Book Image

Rust Web Programming - Second Edition

By : Maxwell Flitton
Book Image

Rust Web Programming - Second Edition

By: Maxwell Flitton

Overview of this book

Are safety and high performance a big concern for you while developing web applications? With this practical Rust book, you’ll discover how you can implement Rust on the web to achieve the desired performance and security as you learn techniques and tooling to build fully operational web apps. In this second edition, you’ll get hands-on with implementing emerging Rust web frameworks, including Actix, Rocket, and Hyper. It also features HTTPS configuration on AWS when deploying a web application and introduces you to Terraform for automating the building of web infrastructure on AWS. What’s more, this edition also covers advanced async topics. Built on the Tokio async runtime, this explores TCP and framing, implementing async systems with the actor framework, and queuing tasks on Redis to be consumed by a number of worker nodes. Finally, you’ll go over best practices for packaging Rust servers in distroless Rust Docker images with database drivers, so your servers are a total size of 50Mb each. By the end of this book, you’ll have confidence in your skills to build robust, functional, and scalable web applications from scratch.
Table of Contents (27 chapters)
Free Chapter
Part 1:Getting Started with Rust Web Development
Part 2:Processing Data and Managing Displays
Part 3:Data Persistence
Part 4:Testing and Deployment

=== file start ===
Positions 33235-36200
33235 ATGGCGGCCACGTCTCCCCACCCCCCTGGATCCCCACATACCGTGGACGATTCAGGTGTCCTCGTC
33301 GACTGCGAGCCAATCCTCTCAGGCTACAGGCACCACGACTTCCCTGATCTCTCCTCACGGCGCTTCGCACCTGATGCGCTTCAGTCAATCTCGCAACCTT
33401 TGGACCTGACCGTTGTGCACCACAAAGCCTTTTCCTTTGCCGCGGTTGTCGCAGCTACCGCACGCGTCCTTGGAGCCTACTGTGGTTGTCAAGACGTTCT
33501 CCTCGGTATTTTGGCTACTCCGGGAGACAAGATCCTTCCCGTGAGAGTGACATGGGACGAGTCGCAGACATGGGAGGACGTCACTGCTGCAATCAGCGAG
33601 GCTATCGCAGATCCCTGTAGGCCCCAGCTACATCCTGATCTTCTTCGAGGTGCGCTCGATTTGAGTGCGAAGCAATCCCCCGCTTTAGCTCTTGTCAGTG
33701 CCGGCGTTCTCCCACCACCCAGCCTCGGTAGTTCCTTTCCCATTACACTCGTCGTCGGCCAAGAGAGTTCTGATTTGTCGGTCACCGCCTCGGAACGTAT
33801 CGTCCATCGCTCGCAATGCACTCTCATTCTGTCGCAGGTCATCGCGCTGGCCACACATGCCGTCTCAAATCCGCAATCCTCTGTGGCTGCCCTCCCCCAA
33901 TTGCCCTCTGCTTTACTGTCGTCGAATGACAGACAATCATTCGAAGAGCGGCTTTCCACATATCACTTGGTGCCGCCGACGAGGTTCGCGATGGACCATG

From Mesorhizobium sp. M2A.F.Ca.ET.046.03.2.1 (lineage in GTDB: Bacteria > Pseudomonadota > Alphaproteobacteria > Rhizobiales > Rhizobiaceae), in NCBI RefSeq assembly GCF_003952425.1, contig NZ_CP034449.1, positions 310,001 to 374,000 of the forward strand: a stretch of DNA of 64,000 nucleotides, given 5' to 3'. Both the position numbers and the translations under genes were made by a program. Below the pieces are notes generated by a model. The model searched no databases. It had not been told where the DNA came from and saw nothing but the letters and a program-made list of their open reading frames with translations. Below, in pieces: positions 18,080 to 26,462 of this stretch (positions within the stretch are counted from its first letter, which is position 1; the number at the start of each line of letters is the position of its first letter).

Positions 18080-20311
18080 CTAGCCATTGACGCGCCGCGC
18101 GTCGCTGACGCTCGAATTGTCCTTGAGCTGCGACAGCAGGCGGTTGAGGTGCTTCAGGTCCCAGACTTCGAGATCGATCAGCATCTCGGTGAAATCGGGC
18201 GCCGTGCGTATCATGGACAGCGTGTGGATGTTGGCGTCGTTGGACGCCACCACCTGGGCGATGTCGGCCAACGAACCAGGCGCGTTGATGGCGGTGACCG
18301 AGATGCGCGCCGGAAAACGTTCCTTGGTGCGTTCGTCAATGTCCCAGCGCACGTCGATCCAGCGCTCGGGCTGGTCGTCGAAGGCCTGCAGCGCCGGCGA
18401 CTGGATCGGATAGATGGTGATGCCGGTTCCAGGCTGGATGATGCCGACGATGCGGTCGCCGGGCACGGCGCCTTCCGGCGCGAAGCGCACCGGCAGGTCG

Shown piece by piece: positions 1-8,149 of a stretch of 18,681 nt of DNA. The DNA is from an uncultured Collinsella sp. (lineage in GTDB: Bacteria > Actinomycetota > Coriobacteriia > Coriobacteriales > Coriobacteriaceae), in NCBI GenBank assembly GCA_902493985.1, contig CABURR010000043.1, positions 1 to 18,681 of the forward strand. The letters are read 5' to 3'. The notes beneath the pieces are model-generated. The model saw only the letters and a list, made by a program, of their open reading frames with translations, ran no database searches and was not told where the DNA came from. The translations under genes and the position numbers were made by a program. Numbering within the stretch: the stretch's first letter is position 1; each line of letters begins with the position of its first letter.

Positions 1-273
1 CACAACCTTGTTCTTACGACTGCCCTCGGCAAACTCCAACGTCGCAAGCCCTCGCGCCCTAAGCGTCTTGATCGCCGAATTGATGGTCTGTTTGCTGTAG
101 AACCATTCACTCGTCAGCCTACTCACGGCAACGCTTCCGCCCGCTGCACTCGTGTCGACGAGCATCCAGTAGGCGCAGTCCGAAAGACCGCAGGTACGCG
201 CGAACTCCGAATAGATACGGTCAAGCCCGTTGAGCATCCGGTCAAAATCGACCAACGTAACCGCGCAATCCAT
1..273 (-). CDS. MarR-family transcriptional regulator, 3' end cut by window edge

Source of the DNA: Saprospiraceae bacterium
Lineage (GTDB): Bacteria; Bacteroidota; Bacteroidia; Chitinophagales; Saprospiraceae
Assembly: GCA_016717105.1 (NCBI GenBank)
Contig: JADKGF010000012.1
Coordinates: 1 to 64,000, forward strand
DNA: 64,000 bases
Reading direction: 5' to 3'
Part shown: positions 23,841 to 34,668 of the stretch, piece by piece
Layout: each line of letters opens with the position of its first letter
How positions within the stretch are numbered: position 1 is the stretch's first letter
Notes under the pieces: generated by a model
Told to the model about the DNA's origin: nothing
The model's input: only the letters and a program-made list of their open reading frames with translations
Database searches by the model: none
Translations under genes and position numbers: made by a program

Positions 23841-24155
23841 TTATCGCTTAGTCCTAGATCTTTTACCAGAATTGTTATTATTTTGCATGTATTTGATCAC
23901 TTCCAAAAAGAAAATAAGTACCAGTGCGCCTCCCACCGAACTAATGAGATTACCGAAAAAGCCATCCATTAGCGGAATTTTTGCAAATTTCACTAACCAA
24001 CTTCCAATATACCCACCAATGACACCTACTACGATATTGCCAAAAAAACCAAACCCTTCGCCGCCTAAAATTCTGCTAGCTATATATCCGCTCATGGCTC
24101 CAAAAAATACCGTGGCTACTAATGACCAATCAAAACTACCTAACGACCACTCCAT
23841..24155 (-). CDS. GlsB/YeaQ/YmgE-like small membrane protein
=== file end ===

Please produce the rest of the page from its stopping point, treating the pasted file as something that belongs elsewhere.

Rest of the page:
Part 5:Making Our Projects Flexible
Part 6:Exploring Protocol Programming and Async Concepts with Low-Level Network Applications

Building our PostgreSQL database

Up to this point in the book, we have been using a JSON file to store our to-do items. This has served us well so far. In fact, there is no reason why we cannot use a JSON file throughout the rest of the book to complete the tasks. However, if you use a JSON file for production projects, you will come across some downsides.

Why we should use a proper database

If the reads and writes to our JSON file increase, we can face some concurrency issues and data corruption. There is also no checking on the type of data. Therefore, another developer can write a function that writes different data to the JSON file, and nothing will stand in the way.

There is also an issue with migrations. If we want to add a timestamp to the to-do items, this will only affect new to-do items that we insert into the JSON file. Therefore, some of our to-do items will have a timestamp, and others won’t, which will introduce bugs into our app. Our JSON file also has...